Thursday, February 25, 2016

Don't over-complicate the analysis

Reflecting on Black-Box thinking got me thinking about the process of analysis in which we become involved when we're trying to improve. It made me wonder if we don't sometimes over-complicate the process or more likely over-analyse things.

When I go to my practice sessions I usually go with a plan of sorts. I'll often think about it as I drive to the courts (you knew I was talking about tennis didn't you!). I might think about how I've been playing and what I want to try or where I want to focus my practice. We tend to do a series of drills planned by the coach, and I usually have something simple, almost generic in mind. It might be footwork, it might be contact point, it might be balance. It might even be a decision to hit cross-court or focus on my backhand.

I rarely have more than one or two things in my mind, and there are times when the plan goes out the window because the session opens the door to something I hadn't thought about. Other times I'm hitting so poorly that I have to ditch the plan in favour of focussing on the really basic principles of hitting the ball!

The things is, when you're actually playing a match, there isn't time to do detailed error detection and progressive correction. You just have to fix it, change something, find a way to get things working. That's one of the great joys and challenges of a game like tennis and also one of its great frustrations!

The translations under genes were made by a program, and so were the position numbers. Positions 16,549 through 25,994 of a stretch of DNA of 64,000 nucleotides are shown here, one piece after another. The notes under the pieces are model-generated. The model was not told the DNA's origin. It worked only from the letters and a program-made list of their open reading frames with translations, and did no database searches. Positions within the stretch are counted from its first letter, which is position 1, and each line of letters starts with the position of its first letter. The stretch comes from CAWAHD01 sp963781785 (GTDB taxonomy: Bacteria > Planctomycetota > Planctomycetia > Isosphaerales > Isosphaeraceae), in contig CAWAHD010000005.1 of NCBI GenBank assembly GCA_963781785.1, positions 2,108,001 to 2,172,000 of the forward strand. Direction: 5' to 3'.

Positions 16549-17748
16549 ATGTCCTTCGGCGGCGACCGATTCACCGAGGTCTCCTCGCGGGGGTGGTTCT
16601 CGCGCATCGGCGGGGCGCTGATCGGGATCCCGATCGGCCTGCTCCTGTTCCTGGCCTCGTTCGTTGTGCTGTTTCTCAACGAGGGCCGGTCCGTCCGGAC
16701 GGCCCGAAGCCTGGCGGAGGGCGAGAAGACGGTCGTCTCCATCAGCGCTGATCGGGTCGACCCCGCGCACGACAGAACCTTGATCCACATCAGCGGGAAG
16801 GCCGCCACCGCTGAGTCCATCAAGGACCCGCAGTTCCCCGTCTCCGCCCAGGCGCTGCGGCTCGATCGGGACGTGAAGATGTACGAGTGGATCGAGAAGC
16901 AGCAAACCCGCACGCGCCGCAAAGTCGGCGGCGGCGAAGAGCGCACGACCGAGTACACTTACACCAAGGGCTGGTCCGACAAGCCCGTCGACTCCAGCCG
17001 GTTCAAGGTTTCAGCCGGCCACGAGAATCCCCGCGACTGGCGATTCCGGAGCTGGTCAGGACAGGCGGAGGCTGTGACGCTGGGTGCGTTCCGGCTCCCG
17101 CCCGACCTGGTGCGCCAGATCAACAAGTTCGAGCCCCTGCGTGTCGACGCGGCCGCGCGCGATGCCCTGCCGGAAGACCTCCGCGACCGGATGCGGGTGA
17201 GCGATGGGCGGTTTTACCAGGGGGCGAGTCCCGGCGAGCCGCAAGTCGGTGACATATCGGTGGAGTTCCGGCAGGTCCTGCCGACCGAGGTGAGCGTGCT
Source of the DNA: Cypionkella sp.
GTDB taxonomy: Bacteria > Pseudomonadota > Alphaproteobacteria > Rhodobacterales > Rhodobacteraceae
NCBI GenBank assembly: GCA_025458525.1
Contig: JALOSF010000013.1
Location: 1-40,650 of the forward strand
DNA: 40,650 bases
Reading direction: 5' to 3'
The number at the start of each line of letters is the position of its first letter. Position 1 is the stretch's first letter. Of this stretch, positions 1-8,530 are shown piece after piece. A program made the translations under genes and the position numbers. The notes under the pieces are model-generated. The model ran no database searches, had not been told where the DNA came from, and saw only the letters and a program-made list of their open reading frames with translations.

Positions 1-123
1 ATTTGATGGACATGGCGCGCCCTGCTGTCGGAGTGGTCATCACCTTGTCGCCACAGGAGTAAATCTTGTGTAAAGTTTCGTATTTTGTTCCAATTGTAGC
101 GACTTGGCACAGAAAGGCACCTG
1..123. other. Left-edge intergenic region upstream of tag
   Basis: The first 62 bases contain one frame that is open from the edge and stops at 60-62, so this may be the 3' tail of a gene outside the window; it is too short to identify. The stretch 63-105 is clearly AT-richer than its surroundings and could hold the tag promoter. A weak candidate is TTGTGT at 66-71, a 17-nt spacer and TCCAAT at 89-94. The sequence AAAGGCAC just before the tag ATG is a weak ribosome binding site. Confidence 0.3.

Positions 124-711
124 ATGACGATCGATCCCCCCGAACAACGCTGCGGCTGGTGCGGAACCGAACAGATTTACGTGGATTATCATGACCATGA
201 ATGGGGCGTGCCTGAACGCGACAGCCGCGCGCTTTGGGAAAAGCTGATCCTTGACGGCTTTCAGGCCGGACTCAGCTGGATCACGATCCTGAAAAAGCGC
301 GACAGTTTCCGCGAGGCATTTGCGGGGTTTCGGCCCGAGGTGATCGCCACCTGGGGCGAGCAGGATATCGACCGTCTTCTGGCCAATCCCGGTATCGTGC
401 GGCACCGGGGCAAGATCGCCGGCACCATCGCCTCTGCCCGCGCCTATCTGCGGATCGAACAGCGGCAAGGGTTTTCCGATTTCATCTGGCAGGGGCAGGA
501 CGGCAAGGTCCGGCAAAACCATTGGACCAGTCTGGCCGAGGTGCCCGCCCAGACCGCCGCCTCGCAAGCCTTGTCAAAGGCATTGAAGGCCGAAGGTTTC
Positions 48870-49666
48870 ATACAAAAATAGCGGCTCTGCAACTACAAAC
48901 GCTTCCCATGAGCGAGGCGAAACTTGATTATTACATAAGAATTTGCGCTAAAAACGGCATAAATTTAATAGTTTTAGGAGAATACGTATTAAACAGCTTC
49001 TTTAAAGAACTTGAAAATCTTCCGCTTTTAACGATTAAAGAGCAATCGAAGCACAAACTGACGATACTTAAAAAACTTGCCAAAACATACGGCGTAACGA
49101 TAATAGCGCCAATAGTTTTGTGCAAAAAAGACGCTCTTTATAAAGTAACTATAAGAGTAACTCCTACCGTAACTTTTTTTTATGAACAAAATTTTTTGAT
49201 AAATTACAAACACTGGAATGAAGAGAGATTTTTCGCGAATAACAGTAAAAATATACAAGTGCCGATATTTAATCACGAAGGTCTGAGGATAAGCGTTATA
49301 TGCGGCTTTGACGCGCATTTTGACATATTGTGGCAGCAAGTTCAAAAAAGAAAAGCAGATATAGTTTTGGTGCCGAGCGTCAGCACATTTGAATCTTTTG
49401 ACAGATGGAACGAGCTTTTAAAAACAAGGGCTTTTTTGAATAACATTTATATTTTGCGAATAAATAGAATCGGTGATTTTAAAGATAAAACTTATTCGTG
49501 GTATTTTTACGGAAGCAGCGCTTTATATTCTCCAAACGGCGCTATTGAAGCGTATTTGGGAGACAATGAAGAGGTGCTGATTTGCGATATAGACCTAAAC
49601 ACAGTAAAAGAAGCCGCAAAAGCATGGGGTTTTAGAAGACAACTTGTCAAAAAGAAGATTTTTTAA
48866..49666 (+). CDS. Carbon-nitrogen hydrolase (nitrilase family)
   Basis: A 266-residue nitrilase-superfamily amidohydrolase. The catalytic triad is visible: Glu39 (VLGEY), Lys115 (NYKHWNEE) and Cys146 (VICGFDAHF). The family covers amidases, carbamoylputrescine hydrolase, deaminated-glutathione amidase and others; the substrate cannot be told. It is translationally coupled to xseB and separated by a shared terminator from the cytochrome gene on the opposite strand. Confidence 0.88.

So keep it simple. Fix one thing. Change one thing. Don't fill your mind with all sorts of stuff. Don't try and check your footwork, body-work and racquet work in at the same time. Get your feet moving first, then your body and then your racquet.

I met a golf pro once who used to talk about the guy that sits at the front of your head and messes with your swing by asking if your grip is right, your take-away smooth, the club head doing whatever it's supposed to do. Too many things to think about. He used to say, "Give him one job to do." That one job might be to make sure you focus on the contact point until after the ball has gone, or it might be to get yourself balanced before you swing.

You'll be amazed at the difference it can make when you don't over complicate the process. After all, if you get the process right, everything else will fall into place. The ball will go where you mean to send it. Outcome follows process, so always focus on making the process work, and the best way to do that is by keep it as simple an uncomplicated as you possibly can.

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